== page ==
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Could prosecutors use your curiosity against you?

by | Nov 21, 2018 | Firm News

Surely, you have seen the commercials indicating that you could send in a DNA sample and find out about your family’s lineage. Your curiosity may get the best of you. After all, most people want to know where they came from, especially since most Americans have a mixture of different ancestry.

What began as an exploration into your heritage could become a ticking time bomb if you face criminal charges. Prosecutors have begun using this information to link people to crime scenes. The state of California already credits the capture of rape and murder suspects to using this genealogy information.

Is using this information a violation of your rights?

Many people are currently asking this question. Police are increasingly using one company in particular, GEDmatch, to analyze DNA samples. If enough of the genetic material exists in a sample, the company can analyze it. Ordinarily, the companies who conduct DNA testing for genealogy purposes require the consent of the individual. However, GEDmatch decided to allow law enforcement agencies to use their services beginning in May.

Providing this information to law enforcement remains controversial. Protecting the rights of individuals becomes problematic. While it is true that an allegedly positive DNA match does not automatically equate to guilt, juries tend to give a substantial amount of weight to this type of evidence, and everyone within the system knows it. Most of the people concerned about this use of genealogical DNA testing believe it to be a Constitutional issue.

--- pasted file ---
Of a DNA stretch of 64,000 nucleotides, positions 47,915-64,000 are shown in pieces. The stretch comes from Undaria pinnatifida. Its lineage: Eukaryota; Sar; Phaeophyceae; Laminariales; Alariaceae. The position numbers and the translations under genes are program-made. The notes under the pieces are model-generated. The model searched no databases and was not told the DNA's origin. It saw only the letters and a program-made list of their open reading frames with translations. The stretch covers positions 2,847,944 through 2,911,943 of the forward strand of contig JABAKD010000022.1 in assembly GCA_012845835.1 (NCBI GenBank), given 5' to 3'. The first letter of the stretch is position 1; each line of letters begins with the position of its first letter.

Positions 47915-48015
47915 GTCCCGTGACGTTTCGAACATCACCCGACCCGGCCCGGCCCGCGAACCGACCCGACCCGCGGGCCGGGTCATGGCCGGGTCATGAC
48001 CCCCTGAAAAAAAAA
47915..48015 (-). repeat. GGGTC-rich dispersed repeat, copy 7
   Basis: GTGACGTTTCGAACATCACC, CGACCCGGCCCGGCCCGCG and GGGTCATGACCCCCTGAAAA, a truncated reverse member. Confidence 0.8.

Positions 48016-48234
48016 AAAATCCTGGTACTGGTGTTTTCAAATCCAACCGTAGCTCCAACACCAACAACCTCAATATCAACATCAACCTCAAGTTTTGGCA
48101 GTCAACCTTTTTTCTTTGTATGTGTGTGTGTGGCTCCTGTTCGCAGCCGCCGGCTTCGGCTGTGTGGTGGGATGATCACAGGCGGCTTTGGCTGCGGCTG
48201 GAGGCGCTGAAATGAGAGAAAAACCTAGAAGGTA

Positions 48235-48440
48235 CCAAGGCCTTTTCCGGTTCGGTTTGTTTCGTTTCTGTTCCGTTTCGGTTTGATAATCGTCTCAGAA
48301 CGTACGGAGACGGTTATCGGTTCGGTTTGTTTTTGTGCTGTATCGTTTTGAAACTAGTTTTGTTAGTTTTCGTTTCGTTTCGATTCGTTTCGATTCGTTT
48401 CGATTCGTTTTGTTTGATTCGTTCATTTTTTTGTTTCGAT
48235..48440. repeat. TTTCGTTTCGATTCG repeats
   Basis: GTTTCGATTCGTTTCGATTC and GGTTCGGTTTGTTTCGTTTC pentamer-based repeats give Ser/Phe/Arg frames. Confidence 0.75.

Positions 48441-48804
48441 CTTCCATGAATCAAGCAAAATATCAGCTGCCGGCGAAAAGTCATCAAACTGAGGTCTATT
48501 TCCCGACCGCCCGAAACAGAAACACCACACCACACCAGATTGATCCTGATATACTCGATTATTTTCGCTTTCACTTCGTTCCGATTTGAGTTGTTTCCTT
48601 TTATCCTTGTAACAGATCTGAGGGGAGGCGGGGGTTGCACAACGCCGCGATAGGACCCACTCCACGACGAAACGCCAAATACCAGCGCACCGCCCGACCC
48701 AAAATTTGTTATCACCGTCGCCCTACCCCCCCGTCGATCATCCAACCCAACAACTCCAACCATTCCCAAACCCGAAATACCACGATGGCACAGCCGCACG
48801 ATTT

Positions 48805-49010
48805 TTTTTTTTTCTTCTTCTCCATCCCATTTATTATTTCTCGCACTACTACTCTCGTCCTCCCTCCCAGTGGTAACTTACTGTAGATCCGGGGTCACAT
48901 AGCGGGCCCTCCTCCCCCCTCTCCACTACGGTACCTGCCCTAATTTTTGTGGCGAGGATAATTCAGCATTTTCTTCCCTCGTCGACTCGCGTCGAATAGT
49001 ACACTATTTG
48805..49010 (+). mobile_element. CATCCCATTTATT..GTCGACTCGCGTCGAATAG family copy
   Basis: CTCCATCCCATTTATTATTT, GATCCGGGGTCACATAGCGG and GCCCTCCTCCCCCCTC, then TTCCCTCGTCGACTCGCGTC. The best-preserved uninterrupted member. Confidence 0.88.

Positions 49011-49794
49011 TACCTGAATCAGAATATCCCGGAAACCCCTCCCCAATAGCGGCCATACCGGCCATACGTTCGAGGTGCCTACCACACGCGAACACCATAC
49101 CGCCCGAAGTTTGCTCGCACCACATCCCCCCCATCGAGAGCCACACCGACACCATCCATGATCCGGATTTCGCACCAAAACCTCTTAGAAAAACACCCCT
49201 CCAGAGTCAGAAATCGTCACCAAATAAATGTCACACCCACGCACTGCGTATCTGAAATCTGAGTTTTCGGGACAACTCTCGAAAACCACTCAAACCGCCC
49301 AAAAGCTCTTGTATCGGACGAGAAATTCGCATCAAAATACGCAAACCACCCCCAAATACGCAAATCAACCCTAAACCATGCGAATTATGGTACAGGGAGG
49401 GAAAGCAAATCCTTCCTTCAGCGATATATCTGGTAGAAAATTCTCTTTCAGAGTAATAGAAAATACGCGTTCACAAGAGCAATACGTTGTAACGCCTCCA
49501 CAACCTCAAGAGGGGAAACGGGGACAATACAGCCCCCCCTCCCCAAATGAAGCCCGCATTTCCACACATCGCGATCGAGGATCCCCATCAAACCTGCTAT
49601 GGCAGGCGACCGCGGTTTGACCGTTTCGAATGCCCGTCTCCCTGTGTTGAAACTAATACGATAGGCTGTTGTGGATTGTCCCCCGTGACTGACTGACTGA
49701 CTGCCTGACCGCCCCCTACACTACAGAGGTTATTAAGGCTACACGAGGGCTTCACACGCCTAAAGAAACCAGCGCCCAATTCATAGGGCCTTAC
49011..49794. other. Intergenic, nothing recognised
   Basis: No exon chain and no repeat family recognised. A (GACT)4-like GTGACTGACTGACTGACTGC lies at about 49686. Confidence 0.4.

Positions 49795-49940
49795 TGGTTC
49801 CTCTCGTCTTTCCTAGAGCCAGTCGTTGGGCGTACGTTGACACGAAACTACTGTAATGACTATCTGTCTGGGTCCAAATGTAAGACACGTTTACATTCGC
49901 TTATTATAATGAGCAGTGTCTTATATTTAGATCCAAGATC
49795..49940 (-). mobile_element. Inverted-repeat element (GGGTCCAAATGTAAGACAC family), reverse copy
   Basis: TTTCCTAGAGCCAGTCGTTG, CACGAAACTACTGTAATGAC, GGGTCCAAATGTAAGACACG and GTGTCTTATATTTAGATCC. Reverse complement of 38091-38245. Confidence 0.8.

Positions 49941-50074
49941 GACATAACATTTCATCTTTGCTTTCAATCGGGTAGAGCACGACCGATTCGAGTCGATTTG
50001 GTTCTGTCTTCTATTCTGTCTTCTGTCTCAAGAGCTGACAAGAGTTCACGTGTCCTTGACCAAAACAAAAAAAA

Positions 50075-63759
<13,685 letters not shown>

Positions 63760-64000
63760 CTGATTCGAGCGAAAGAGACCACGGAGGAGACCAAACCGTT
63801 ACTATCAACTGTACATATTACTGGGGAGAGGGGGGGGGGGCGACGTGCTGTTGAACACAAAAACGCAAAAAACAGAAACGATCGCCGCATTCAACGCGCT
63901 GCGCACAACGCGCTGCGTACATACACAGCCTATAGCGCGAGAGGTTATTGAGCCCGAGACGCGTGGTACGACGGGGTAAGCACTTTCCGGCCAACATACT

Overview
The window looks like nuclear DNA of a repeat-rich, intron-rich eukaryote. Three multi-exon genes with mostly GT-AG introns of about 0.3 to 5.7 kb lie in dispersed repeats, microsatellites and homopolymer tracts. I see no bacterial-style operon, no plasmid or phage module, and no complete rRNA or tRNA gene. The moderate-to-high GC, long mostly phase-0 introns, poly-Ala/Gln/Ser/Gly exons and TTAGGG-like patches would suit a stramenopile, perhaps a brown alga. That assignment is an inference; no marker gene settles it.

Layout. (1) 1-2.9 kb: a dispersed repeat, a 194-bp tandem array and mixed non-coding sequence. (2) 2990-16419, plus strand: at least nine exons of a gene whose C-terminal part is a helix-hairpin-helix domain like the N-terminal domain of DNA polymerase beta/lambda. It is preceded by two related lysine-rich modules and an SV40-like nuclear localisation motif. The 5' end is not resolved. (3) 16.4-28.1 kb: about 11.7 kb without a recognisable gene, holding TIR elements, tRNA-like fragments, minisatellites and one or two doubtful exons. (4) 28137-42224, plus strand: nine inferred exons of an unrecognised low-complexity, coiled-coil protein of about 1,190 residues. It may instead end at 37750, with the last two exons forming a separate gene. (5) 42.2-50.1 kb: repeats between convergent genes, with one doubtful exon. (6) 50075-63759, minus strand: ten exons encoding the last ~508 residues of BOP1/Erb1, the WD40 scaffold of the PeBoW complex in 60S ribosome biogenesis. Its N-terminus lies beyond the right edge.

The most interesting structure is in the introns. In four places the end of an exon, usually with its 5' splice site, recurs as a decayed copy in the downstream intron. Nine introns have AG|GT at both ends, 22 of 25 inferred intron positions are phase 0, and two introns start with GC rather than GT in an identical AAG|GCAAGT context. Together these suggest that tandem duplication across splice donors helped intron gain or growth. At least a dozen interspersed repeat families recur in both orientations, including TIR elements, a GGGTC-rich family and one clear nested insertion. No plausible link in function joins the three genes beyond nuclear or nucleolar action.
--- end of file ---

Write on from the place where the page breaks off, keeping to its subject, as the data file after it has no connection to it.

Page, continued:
The Fourth Amendment to the U.S. Constitution protects individuals from unlawful searches and seizures. Does this constitute a violation of that right? The courts haven’t ruled on the issue. Some people say that it could only be used in serious cases, but how long would that last? It’s a slippery slope at best. If this works to catch murderers and rapists, will the government then attempt to say that searching homes without valid search warrants accomplishes the same objective?

It may be more than just a violation of your rights

What about your family members? Obtaining your DNA could lead to your family members as well. Now there may be a question regarding their Constitutional rights. Just how far should law enforcement agencies by allowed to go when it comes to DNA? At present, officials claim that once you provide your DNA to one of these companies, you give up your rights to privacy. That argument may work for now, but more than likely, society will insist that new laws protect it.

In the meantime, you may want to think twice about finding out more about your ancestors in order to protect yourself in the event you end up in police custody accused of a crime.